AnonProf, could you walk me through your reasoning a bit more clearly? Your position is that you don't want to announce you're still looking because it will inform candidates whom you have no interest in—candidates who, by best practices, you should have rejected two months ago—that you do, in fact, have no interest in them. That is, you don't want to do this because it would rob those candidates of their delusions that you might hire them. That strikes me as a feature, not a bug, of the proposal. What on earth is your rationale for refusing to tell those candidates the truth? Sheer malice?

Posted by: anon | Dec 16, 2015 5:47:31 PM

AnonProf - is your school open to visitors or laterals to fill its business needs or is it wedded to entry level?

Posted by: AnonAnon | Dec 16, 2015 5:42:35 PM

Depends how they go about it, AnOn | Dec 16, 2015 5:23:54 PM.

If a candidate says, "I'm having a rough stretch trying to keep my chin up, and wanted to just let you know I'm still available," they'll sound desperate. But if a candidate says, "Hi I've got some news, (I'm half way done with an exciting new article), (J. Doe contacted me to work on some project), (things went really well with my VAP year, and I wanted to let you know), and by the way I continue to be very interested in working at your law school," I don't think there would be a sense of desperation. How about, "Happy Holidays. Wish your family the best. I continue to be interested in your law school," that too would seem a good approach.

But perhaps I'm wrong. What do other professors think?

Posted by: AnonProf | Dec 16, 2015 5:35:37 PM

AnonProf - don't you think that those candidates would sound "desperate" to a hiring committee?

Posted by: AnOn | Dec 16, 2015 5:23:54 PM

Here's my recommendation: If you're a business law candidate and are still available, contact all schools you interviewed with at AALS but have yet to hear from, and ask whether the position remains open. Problem solved.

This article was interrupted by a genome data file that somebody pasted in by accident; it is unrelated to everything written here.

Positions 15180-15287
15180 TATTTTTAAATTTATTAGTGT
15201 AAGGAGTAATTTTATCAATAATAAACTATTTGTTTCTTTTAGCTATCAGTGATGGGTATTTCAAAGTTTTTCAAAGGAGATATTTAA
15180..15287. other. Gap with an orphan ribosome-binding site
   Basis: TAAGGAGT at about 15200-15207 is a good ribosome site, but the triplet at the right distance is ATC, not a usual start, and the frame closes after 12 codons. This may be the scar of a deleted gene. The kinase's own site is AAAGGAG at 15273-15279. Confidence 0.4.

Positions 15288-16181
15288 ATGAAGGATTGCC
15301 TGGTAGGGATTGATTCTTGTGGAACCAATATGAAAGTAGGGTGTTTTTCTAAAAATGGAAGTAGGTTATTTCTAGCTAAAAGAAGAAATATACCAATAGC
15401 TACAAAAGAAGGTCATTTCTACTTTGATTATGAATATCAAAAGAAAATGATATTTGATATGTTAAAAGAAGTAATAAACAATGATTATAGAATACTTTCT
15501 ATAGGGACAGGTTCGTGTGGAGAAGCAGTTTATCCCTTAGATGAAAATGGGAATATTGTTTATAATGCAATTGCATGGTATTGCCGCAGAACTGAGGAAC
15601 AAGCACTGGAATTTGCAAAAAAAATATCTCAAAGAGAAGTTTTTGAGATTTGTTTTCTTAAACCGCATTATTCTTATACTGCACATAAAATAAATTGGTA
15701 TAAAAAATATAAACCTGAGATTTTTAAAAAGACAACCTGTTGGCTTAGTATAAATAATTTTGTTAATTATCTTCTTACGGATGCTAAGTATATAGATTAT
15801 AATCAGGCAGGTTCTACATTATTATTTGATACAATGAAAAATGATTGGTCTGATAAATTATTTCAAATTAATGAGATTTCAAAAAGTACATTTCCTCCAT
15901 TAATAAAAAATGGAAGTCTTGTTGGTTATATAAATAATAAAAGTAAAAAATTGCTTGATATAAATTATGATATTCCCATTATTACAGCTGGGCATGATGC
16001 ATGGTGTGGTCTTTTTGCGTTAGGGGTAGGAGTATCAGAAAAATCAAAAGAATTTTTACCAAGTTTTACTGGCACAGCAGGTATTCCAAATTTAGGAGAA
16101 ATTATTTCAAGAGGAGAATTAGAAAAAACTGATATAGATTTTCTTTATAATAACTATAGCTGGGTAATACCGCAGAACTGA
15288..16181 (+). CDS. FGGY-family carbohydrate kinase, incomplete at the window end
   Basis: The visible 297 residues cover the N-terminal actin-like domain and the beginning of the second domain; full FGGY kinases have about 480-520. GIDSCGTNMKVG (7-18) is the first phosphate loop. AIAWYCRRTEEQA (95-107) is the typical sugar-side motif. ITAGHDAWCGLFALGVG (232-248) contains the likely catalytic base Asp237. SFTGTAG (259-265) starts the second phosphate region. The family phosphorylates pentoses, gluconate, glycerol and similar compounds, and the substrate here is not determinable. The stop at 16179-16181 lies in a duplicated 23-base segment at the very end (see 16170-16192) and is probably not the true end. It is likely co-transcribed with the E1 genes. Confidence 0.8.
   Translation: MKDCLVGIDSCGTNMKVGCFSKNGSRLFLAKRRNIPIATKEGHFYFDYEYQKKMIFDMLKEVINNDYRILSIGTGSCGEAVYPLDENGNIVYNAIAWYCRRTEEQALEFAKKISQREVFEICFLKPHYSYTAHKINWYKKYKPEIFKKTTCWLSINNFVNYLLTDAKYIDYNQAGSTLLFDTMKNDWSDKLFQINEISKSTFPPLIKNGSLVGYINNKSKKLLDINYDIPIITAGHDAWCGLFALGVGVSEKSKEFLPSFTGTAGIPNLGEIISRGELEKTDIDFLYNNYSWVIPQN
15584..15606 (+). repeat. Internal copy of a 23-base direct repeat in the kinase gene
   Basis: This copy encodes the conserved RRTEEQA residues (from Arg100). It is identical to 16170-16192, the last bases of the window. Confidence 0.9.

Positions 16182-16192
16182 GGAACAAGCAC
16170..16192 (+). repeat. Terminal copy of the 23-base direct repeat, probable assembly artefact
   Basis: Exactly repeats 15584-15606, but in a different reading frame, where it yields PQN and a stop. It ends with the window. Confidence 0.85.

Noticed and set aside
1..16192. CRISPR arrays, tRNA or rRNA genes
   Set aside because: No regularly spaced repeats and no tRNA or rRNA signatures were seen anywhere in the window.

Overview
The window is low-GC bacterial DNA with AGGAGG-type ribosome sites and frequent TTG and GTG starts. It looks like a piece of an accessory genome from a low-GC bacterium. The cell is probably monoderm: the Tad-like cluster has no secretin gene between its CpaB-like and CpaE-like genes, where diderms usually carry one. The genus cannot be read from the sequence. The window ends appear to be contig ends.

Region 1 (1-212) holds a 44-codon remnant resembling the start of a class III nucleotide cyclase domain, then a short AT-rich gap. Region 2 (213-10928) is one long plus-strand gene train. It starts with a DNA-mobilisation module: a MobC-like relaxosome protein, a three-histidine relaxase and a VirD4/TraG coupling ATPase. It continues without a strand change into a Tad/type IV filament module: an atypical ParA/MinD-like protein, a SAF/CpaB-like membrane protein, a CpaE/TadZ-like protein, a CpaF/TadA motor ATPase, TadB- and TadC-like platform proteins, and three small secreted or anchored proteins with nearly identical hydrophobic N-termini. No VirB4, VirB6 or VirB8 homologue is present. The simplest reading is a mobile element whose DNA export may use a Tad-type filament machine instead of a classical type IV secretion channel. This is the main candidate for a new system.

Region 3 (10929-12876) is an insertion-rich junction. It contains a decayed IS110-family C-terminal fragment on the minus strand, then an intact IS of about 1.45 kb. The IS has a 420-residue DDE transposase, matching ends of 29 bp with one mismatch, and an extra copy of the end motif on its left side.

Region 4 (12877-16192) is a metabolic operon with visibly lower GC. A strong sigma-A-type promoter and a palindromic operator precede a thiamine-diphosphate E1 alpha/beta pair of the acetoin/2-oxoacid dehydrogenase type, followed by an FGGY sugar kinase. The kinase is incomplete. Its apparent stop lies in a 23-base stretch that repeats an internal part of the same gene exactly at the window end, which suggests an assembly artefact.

Posted by: AnonProf | Dec 16, 2015 5:17:21 PM

AnonProf - don't you think those candidates whom you met but haven't called have probably figured out all of that at this point?

Posted by: Anon3 | Dec 16, 2015 5:16:59 PM

AnonProf - I'm a business law candidate

Posted by: anon | Dec 16, 2015 5:10:04 PM


Couldn't you use the hiring committee thread from earlier in the process to identify the other committees hiring in Business, and then contact peer schools to see who their second choice pick was? You could then reach out to those folks. Just a thought.

Posted by: anon | Dec 16, 2015 5:06:22 PM

Yes, but it'll alert those business candidates who 1) we did interview and 2) who haven't accepted offers elsewhere that we have no interest in them (otherwise we'd call them back and not be asking "who is left?").

Posted by: AnonProf | Dec 16, 2015 4:56:04 PM

I'd add to 3:45's comment that announcing an incomplete search will also probably generate a number of responses from lateral candidates if you make clear that you're open to them. You'll find your pool well-stocked fairly quickly, I'd guess.

Posted by: Anon3 | Dec 16, 2015 4:09:31 PM


Or you could just start making calls. Don't you think you identified the candidates who made your first cut and met them at AALS? Most would still be happy to hear from you.

Posted by: where there's a will | Dec 16, 2015 3:51:23 PM

BYU hired a tax person.

Posted by: Second Hand | Dec 16, 2015 3:46:10 PM


There is a quite easy way for you to do that: simply name what school you work for, and candidates will contact you directly letting you know of their availability. I'm not sure I see the need for secrecy on your end.

Posted by: anon | Dec 16, 2015 3:45:32 PM

It would be great if there were a way for all remaining Business folks to be identified. We find ourselves needing to go back to the pool as all our primary and alternate folks are gone, thus it'd be helpful to know who is left.

Posted by: AnonProf | Dec 16, 2015 3:13:44 PM

I agree that some of the comments above are pretty harsh and that it's a huge decision for the candidate. Holding on to multiple offers for a long time, though, might impact other candidates in addition to annoying schools. I'm not in business law, but almost every school I interviewed with had business law as the top priority. If the whole pool has really run dry in business, then maybe some of the love can trickle down to other fields.

Posted by: Not in Biz | Dec 16, 2015 1:07:11 PM

Before being so hard on those waiting with multiple offers, consider their perspective as well. It's not always the case that doing so is for strategic reasons. Accepting a job somewhere often means huge life decisions, not to mention attempting to find jobs if there are spouses involved. All of that takes time -- time that is quite frequently taken in good faith and with the best of intentions.